Social Contract and Practical Play
I think we’ve reached the point in our campaign where there’s really nothing new about the system or the game itself that’s that interesting to talk about. Now it’s just the game we play on Tuesday evenings, aimed into the indefinite future.
I think one thing that has interfered with my ability to run games for a very long time (I know, 10 sessions isn’t that long) is kind of a new development in my gaming life: I run out of things to talk about online! Ridiculous but I’m thinking about it.
Stuff does in fact come to mind, though, after our last session:
* It was a pure sandbox session. Lots of threads to pick up and run with, nothing really special happening in Darkening of Mirkwood year 2954. They could have helped the Woodmen open a safe passage through The Narrows between East Bight and the Black Tarn, but three of the four company members are now new characters, with just the hobbit remaining of the old crew. He’s the “old man” now, eight years a committed wandering adventurer far from home. He’s also got his first Shadow trait — Idle — and has taken to drinking and lazing about Woodland Hall. A minor local celebrity gone to seed.
I like that! I also like the shift in generations. Is the company really the same company? Clearly it isn’t. And the memories of past characters really does add a nice texture to everything. The dwarf who went mad with jealousy and tried to kill the hobbit over imagined slights, well, his replacement (the player was unavailable for three weeks so three years have gone by since anyone’s heard from the dwarf) is a Woodman, Woodwoman?, who’s been told how terrible the hobbit is the whole time by her mentor. But she’s here anyway largely because of shit that went down years ago between strangers.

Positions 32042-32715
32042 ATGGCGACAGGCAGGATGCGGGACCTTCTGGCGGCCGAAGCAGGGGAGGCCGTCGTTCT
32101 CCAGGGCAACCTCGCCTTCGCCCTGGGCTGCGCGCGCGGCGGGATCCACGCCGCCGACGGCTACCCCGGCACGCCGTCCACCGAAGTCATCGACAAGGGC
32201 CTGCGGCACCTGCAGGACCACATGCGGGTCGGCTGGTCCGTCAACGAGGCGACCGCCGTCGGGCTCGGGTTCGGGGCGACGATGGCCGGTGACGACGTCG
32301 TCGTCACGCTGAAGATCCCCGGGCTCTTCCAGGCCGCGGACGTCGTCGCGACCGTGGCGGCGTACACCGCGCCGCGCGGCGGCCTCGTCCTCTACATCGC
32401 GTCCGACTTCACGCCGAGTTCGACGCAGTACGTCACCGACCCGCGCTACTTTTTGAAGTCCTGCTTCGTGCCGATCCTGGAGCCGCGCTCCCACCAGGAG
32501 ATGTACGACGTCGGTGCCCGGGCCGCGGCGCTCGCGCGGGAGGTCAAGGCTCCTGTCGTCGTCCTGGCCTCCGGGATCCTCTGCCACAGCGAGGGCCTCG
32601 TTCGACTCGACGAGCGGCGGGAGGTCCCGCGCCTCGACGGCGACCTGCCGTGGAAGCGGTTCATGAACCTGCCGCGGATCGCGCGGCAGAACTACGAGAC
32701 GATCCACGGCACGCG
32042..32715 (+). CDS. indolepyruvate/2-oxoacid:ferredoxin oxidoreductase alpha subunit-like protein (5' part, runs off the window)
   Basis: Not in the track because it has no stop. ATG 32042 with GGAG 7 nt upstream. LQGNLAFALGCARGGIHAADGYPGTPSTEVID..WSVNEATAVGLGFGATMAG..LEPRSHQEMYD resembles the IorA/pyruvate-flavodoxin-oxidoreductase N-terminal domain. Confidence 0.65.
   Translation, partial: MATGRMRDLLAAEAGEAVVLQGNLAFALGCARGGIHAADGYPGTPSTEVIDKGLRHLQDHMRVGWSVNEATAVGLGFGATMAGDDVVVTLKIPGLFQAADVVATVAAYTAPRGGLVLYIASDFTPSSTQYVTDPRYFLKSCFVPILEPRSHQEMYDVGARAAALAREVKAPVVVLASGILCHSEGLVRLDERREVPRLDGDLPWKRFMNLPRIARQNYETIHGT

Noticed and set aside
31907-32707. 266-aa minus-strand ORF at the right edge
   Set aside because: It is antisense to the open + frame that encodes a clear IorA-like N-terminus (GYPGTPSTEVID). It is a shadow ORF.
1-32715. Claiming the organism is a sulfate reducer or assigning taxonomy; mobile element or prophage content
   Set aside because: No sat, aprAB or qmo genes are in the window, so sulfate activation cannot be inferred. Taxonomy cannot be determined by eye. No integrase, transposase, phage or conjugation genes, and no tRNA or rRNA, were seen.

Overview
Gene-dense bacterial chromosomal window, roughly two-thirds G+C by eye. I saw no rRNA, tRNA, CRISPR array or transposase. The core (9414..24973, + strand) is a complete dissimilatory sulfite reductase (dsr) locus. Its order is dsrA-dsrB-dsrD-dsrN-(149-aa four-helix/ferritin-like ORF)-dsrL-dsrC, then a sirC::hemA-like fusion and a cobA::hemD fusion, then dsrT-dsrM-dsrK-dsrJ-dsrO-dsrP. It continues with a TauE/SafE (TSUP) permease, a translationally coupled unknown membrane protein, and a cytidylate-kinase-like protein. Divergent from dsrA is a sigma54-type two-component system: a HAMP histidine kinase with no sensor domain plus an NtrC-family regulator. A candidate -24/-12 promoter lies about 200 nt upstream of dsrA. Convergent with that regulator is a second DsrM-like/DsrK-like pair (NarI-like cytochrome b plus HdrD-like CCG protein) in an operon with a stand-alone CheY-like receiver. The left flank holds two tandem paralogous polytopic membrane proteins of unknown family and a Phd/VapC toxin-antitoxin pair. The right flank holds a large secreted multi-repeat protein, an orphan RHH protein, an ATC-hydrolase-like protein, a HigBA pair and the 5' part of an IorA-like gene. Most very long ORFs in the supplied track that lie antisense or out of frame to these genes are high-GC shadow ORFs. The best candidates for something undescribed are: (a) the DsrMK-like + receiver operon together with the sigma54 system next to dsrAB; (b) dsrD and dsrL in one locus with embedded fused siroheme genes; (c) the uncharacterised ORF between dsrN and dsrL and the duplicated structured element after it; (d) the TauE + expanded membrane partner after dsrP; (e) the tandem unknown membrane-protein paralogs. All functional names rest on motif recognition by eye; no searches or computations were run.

The other newb is here on orders from the elf who went power-mad and raised an army of vigilantes to “patrol” southern Mirkwood and deliver rough justice: she knows she can’t really live with people any more but she’s still sincerely concerned for the hobbit’s well-being, so she’s sent a trusted Woodman to track down her old friend. It’s really quite lovely.
The only character without a through-line to the first generation is also the one with the most tenuous connection to the Company, and it’s so obvious. Everything going on with him, a Beorning, is cut whole-cloth from the established backstory, and the handwaviest of handwaves between a trusted NPC (Bofri, the dwarf who wants to reopen the Old Forest Road) and the hobbit PC. It’s weak. And in this case, I think it’s actually okay — although he’s kind of a pariah. Hard to be a company with an untrustworthy outsider.
Oh, anyway, since everyone’s new that means nobody but the hobbit really has the Wisdom to tolerate Mirkwood shenanigans. They’ve seen just how fast the Shadow can tear someone’s soul down, so they’re pretty resistant to going in unless they have to. Now they’re finding things to do outside the forest, and that’s cool.
* A really interesting and semi-uncomfortable power struggle cropped up during play between me and, quelle surprise, the Beorning outsider’s player. I’m not even sure “power” is the right qualifier.